Samuel H. Sloan, Plaintiff,
Richard M. Nixon, et al., Defendants.
No. 73 Civ. 2230.
United States District Court
S. D. New York
July 25, 1973.
Plaintiff who alleged no direct injury but merely "a general interest common to all members of public" lacked standing to enjoin the President and Vice-President of the United States from continuing in their offices and to annul appointments of the Chief Justice of the United States and three Associate Justices of the Supreme Court, based on their participation in alleged conspiracy with respect to presidential election.
Paul J. Curran, U. S. Atty., S.D.N.Y. (Naomi L. Reice, Asst. U.S. Atty., of counsel), for the United States.
BAUMAN, District Judge.
Plaintiff Samuel H. Sloan, pro se, commenced this action to enjoin the President and Vice-President of the United States from continuing in their offices and, further, to annul the appointments of the Chief Justice of the United States and three Associate Justices of the Supreme Court. The United States moves to dismiss the complaint pursuant to Rule 12(b)(6) of the Federal Rules of Civil Procedure.
This I was sorely tempted to do at the oral argument and, upon considerable reflection, I conclude I should have yielded to the temptation. The complaint is utterly without legal basis and, while over a lifetime I have seen many misguided lawsuits, this must be the nadir.
Plaintiff's complaint is premised on the allegation that the reelection of the President and Vice-President in 1972 "involved criminal activities and illegal operations" and that "these activities had a direct effect on the results of the election." He concludes that the election was "improper and invalid" and should be set aside because his civil and voting rights were violated by their assumption of office on January 20, 1973.
The four Justices, he alleges, participated in a scheme to secure the Democratic nomination of Senator George McGovern by making decisions in two cases helpful to the McGovern cause. Recognizing that they entered upon their duties prior to the 1972 election, plaintiff contends, in an allegation typical of the complaint as a whole, that the "serious irregularities which took place in the 1972 presidential election causes one to suspect that there were similar irregularities in the 1968 Presidential Election."
The Governments motion to dismiss is based on three grounds. It claims that: (1) Plaintiff lacks standing to challenge the validity of an election; (2) the complaint presents only nonjusticiable questions of a political nature; and (3) it fails to state a claim upon which relief can be granted. Since the complaint is so utterly lacking in merit, I shall deal only with the "standing" contention, the resolution of which is despositive of this case.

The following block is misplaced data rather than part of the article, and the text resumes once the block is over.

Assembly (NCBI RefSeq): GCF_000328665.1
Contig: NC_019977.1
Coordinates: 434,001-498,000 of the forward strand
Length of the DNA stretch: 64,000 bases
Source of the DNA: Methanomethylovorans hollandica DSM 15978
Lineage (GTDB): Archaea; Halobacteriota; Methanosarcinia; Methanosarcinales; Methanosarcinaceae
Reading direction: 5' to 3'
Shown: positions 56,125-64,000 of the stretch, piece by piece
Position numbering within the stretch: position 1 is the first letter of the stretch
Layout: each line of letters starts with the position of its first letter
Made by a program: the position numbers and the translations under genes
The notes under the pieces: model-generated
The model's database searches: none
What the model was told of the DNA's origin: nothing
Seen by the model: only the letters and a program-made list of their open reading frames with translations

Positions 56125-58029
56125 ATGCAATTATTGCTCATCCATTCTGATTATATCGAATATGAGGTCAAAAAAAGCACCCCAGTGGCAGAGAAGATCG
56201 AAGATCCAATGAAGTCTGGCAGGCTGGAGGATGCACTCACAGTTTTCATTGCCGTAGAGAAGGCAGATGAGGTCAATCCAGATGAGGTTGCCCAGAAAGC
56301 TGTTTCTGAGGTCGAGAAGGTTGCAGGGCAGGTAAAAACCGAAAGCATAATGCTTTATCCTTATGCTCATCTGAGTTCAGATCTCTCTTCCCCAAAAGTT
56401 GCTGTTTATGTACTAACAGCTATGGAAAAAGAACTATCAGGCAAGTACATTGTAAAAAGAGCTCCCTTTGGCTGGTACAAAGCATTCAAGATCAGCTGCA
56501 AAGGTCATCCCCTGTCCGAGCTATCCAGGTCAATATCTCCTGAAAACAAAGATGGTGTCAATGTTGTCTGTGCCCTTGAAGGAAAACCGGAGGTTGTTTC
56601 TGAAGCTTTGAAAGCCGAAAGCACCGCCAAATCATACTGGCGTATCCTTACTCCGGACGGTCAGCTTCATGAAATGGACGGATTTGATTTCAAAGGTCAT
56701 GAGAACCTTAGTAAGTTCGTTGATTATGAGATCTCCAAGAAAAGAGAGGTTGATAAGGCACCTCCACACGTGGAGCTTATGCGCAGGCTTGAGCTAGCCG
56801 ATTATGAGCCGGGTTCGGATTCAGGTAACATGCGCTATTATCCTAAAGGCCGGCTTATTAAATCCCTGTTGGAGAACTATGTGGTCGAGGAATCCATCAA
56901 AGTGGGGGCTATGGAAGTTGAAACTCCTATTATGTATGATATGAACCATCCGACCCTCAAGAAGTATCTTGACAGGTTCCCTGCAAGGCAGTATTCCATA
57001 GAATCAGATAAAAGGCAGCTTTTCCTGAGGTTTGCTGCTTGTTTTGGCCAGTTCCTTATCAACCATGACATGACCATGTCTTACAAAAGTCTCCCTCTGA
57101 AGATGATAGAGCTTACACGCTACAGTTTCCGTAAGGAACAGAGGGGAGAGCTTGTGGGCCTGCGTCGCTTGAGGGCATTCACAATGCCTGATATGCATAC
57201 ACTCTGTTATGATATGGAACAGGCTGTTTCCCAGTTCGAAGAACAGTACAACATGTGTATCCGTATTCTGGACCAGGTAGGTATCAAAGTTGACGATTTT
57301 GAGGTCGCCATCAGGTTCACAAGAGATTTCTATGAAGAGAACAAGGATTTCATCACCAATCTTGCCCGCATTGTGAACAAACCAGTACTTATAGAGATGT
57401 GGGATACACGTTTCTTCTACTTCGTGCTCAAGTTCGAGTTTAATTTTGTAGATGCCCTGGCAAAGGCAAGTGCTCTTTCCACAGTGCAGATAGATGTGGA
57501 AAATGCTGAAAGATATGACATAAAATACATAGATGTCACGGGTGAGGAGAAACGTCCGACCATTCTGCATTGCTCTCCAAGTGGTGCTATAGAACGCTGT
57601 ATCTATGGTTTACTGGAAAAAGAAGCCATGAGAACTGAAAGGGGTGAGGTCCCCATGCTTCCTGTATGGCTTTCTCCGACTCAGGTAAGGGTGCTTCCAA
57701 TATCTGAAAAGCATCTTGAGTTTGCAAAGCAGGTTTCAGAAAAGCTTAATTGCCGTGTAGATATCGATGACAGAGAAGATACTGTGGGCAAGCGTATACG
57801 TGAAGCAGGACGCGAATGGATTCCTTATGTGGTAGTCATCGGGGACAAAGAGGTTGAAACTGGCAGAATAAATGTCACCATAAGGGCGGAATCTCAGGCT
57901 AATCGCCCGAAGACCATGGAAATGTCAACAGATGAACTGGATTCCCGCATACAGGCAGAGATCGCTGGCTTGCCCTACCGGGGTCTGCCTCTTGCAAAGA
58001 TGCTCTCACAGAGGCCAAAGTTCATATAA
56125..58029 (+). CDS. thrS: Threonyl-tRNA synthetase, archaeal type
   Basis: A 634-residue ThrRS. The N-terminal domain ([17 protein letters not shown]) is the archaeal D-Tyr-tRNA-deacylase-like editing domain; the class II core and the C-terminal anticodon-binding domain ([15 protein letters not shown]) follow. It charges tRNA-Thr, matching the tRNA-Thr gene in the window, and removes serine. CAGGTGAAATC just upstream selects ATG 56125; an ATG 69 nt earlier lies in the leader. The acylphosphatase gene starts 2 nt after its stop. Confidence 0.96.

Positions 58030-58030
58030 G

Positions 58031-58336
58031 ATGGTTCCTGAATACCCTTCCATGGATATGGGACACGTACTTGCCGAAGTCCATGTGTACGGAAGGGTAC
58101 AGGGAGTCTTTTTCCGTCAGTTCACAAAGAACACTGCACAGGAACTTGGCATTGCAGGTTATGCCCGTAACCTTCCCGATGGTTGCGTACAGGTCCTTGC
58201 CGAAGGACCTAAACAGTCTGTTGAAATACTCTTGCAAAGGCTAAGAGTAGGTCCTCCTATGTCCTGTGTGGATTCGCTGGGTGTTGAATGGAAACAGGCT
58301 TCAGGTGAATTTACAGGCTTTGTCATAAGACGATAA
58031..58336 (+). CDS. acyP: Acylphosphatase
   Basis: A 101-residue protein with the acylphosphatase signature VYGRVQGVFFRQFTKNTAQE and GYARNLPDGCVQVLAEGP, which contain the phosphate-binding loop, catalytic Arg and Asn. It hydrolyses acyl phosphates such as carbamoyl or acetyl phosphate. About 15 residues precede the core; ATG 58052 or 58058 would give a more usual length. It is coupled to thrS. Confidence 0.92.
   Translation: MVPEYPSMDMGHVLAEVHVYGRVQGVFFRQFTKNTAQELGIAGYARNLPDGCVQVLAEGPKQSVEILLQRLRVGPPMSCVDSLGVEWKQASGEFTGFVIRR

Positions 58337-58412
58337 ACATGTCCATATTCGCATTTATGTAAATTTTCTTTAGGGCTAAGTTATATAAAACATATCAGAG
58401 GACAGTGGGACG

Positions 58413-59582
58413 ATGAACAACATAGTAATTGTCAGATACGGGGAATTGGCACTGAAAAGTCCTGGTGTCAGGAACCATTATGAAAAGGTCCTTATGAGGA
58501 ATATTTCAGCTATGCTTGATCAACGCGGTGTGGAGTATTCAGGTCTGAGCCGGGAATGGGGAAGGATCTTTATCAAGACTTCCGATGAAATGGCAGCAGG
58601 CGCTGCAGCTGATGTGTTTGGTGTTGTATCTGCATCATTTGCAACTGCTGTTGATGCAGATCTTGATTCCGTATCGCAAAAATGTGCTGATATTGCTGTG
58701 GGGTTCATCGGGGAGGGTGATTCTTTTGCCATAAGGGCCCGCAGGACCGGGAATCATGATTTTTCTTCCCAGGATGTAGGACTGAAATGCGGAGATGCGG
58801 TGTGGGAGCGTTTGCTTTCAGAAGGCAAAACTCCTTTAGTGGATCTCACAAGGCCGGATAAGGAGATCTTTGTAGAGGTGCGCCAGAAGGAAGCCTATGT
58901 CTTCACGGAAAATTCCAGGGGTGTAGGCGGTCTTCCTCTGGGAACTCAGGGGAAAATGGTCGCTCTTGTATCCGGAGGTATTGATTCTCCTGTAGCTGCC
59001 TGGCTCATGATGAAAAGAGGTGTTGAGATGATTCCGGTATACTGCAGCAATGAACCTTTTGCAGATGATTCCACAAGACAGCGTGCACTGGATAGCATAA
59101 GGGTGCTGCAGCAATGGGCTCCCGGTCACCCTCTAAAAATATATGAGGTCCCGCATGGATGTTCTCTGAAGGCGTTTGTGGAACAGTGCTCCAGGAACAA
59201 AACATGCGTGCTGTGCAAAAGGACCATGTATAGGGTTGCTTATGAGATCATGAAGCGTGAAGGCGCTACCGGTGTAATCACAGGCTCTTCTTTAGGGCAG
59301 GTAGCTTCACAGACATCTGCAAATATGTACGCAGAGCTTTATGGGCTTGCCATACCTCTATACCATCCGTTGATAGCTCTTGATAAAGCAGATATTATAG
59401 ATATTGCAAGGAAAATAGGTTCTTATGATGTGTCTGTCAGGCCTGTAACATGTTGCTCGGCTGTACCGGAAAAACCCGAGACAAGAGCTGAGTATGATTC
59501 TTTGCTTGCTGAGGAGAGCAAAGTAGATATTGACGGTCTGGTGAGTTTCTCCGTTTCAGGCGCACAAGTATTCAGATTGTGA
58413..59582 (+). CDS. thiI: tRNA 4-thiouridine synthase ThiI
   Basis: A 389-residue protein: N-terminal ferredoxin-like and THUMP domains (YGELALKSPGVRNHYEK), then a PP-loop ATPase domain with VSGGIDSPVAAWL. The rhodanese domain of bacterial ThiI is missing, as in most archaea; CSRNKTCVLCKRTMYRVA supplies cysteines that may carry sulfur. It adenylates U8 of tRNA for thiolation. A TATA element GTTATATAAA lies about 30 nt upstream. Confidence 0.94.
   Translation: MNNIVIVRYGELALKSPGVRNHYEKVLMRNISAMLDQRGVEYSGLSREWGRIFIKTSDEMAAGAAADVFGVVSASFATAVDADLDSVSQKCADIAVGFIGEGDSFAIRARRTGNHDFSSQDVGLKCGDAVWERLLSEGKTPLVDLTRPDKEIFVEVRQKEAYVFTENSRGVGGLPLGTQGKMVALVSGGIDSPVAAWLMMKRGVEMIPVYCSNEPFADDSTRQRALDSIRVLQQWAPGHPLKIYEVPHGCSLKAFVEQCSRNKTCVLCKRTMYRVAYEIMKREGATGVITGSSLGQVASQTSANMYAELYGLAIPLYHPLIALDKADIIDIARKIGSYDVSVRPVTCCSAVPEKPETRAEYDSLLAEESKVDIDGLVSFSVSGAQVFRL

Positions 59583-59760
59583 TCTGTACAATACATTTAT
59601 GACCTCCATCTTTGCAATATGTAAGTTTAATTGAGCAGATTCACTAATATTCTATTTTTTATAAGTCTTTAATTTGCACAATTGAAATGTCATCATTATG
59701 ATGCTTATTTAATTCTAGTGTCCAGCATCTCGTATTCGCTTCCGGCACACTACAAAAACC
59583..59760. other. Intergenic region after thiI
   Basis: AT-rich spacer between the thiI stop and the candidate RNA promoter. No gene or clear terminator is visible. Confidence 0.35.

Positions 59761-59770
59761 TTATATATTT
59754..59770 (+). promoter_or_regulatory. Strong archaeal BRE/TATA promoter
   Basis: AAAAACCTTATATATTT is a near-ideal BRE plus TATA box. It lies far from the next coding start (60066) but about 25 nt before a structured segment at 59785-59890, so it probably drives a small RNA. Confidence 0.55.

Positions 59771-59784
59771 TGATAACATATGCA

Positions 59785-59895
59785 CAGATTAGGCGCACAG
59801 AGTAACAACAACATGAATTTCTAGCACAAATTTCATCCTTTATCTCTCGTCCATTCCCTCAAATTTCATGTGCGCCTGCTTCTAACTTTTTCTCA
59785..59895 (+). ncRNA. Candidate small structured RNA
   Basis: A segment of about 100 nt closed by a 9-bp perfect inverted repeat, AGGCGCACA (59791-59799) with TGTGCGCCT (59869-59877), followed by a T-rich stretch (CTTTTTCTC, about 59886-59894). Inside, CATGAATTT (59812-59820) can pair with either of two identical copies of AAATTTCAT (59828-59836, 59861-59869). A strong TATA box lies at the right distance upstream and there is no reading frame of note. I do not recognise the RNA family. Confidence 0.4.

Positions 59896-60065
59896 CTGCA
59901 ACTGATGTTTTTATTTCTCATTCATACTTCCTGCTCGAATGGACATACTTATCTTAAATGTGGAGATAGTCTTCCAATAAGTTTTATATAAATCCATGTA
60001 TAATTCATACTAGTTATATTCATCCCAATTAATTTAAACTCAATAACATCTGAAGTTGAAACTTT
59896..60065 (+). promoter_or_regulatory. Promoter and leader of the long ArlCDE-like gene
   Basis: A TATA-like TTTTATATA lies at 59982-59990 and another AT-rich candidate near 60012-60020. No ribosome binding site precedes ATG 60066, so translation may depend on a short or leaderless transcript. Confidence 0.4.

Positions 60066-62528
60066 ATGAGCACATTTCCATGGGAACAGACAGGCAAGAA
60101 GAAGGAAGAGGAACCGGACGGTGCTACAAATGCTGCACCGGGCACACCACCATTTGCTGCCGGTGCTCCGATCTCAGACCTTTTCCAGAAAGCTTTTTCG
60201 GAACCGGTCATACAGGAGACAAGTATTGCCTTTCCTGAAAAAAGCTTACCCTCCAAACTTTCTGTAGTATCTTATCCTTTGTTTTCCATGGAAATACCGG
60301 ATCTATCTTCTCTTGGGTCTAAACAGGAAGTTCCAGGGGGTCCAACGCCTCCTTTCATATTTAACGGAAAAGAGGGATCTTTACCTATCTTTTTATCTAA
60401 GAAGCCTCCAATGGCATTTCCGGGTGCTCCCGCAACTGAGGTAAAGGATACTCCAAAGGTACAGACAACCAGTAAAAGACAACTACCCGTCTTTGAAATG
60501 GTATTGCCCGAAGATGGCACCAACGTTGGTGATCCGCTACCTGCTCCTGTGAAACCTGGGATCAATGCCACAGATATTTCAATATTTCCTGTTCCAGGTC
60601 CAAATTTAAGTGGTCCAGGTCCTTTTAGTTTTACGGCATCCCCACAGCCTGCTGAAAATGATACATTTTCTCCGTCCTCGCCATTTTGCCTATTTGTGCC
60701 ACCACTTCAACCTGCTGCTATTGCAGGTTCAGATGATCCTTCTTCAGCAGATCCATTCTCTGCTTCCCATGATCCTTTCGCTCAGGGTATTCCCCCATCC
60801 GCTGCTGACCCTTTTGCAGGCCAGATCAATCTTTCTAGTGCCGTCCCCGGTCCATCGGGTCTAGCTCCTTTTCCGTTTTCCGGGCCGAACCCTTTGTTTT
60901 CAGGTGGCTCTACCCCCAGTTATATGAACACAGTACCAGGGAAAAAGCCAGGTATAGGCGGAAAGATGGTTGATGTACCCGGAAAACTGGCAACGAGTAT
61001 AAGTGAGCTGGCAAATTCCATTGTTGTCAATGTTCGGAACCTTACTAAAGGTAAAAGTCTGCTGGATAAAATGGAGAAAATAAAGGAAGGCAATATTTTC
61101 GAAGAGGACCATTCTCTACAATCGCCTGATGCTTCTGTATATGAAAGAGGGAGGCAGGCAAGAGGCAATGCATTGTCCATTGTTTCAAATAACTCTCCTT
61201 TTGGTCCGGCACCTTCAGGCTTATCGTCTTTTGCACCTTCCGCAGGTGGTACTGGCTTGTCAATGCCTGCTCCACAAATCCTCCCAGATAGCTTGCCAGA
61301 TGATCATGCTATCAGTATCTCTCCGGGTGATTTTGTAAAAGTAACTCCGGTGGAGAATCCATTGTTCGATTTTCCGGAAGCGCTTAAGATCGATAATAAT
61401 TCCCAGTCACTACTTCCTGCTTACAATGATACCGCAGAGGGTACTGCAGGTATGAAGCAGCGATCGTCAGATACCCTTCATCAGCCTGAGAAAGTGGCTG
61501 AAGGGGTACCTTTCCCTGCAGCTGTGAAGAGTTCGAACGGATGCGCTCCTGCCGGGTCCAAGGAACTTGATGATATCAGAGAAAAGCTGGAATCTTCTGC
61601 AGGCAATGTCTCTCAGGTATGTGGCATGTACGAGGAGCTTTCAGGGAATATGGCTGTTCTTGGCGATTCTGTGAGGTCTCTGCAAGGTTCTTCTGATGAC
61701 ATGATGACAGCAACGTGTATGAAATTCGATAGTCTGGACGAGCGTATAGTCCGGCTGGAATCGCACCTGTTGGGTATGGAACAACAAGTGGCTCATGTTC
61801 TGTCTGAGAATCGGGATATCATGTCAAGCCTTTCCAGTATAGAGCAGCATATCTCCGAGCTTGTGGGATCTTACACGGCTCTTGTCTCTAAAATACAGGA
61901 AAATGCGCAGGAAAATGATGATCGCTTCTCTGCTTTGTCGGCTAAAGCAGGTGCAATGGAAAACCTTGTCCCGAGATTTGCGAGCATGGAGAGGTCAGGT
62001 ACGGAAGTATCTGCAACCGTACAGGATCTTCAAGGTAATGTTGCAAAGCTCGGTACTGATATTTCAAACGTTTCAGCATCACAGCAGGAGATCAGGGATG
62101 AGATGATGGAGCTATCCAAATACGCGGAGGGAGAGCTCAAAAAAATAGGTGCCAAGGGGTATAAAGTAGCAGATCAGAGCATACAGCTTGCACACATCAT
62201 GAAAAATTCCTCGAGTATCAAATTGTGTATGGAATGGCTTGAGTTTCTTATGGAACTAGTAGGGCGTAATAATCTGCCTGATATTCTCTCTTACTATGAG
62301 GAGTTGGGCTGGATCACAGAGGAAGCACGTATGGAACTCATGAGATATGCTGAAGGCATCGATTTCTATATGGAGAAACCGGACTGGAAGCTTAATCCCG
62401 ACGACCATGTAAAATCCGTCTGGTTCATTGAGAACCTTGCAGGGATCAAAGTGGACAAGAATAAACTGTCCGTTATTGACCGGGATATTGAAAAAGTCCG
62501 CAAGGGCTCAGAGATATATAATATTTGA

Where standing is placed in issue the question becomes: Is the person whose standing is challenged a proper party to request an adjudication of the particular issue? Flast v. Cohen, 392 US 83 (1968). Cf. Gilligan v. Morgan, 413 US 1, 93 (1973). "The 'gist of the question of standing' is whether the party seeking relief has 'alleged such a personal stake in the outcome of the controversy as to assure that concrete adverseness which sharpens the presentation of issues upon which the court so largely depends for illumination of difficult constitutional questions.'" Flast v. Cohen, supra, 392 US at 99-100.
In Ex Parte Levitt, 302 US 633 (1937), the plaintiff, a member of the bar of the Supreme Court, sought to file a petition for an order requiring Mr. Justice Black to show cause why he should be permitted to serve as an Associate Justice of the Supreme Court. The Court held that he did not have standing to bring the action:
"The motion papers disclose no interest upon the part of the petitioner other than that of a citizen and a member of the bar of this court. That is insufficient. It is an established principle that to entitle a private individual to invoke the judicial power ... he must show that he has sustained or is immediately in danger of sustaining a direct injury ... and it is not sufficient that he has merely a general interest common to all members of the public. Tyler v. Judges, 179 US 405; Southern Ry. Co. v. King, 217 US 524, 534; Newman v. Frizzell, 238 US 537, 549; Fairchild v. Hughes, 258 US 126, 129; Massachusetts v. Mellon, 262 US 447, 448." (302 US at 634).
The validity of this decision was recently affirmed by the court in Laird v. Tatum, 408 US 1 (1972), where it was noted that the teaching of Ex Parte Levitt has not been eroded.
In the case at bar, plaintiff has not alleged a direct injury, but "merely a general interest common to all members of the public." That is not enough to confer standing.
One of the less attractive aspects of holding high public office is that the ensuing prominence makes the office-holder a tempting target for actions such as this. Although such actions represent an uneconomic waste of judicial time, it is important for our country that every citizen know that a day in court is his even where the highest officers of the nation are the subjects of his complaint.
The complaint is dismissed.
It is so ordered.